TOPEKA, Kan. — Supporters of a proposal in Kansas that's described as an attempt to protect religious freedoms told state legislators Tuesday that President Barack Obama's ill-fated mandate for insurance coverage of birth control is a compelling example of why the measure is needed.
But gay rights advocates said the primary goal of the conservative and religious groups pushing the bill continues to be nullifying local ordinances or university policies that prohibit discrimination based on sexual orientation or gender identity.
The House Judiciary Committee had a hearing on the proposed "Preservation of Religious Freedom Act" and is expected to vote on it by next Monday. Chairman Lance Kinzer, an Olathe Republican, contends the measure simply writes into state law language from past Kansas court decisions for determining when government policies place too much of a burden on practicing religion.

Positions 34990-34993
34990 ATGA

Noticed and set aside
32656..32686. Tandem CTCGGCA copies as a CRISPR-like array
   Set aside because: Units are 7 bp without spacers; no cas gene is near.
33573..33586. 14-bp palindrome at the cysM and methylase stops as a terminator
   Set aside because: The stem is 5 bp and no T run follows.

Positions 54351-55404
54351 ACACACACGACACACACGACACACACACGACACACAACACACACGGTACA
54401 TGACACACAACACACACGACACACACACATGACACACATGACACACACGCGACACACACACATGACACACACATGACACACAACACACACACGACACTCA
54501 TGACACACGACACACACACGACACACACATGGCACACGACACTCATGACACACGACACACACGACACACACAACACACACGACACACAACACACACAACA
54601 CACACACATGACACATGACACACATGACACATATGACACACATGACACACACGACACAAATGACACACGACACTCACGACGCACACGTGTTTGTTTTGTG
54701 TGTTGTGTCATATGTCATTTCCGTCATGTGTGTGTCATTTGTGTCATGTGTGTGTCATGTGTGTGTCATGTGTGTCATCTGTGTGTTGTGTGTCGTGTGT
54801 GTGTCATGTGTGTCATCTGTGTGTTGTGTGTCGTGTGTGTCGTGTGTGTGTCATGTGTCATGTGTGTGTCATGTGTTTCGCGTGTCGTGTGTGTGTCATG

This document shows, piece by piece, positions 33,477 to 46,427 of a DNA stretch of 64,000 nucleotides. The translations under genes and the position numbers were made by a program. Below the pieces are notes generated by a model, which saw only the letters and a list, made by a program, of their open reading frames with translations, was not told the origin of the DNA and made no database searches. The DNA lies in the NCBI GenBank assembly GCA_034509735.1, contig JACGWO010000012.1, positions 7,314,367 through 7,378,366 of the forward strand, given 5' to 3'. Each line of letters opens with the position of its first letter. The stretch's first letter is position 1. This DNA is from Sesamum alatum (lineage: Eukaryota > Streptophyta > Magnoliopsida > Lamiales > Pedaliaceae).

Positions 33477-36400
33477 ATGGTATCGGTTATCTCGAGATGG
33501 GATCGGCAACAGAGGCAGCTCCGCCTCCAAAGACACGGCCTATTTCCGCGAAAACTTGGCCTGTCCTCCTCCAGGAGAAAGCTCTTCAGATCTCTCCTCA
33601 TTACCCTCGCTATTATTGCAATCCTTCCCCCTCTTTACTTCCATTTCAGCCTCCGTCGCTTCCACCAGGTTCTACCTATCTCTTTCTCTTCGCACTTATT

Still, neither supporters nor opponents are treating the measure as a straightforward restatement of existing legal standards. The gay rights group Kansas Equality Coalition mobilized members to lobby against it, and the measure has the backing of conservative groups like the Kansas Family Policy Council and Concerned Women for America.
Lt. Gov. Jeff Colyer and the Kansas Catholic Conference also weighed in, and both cited the Obama administration's recent decision to require religiously affiliated groups such as colleges and charities to offer employees health plans that cover contraceptives. In response to protests, the president last Friday said he would accommodate the faith-run groups by having insurance companies bear the cost of providing birth control coverage.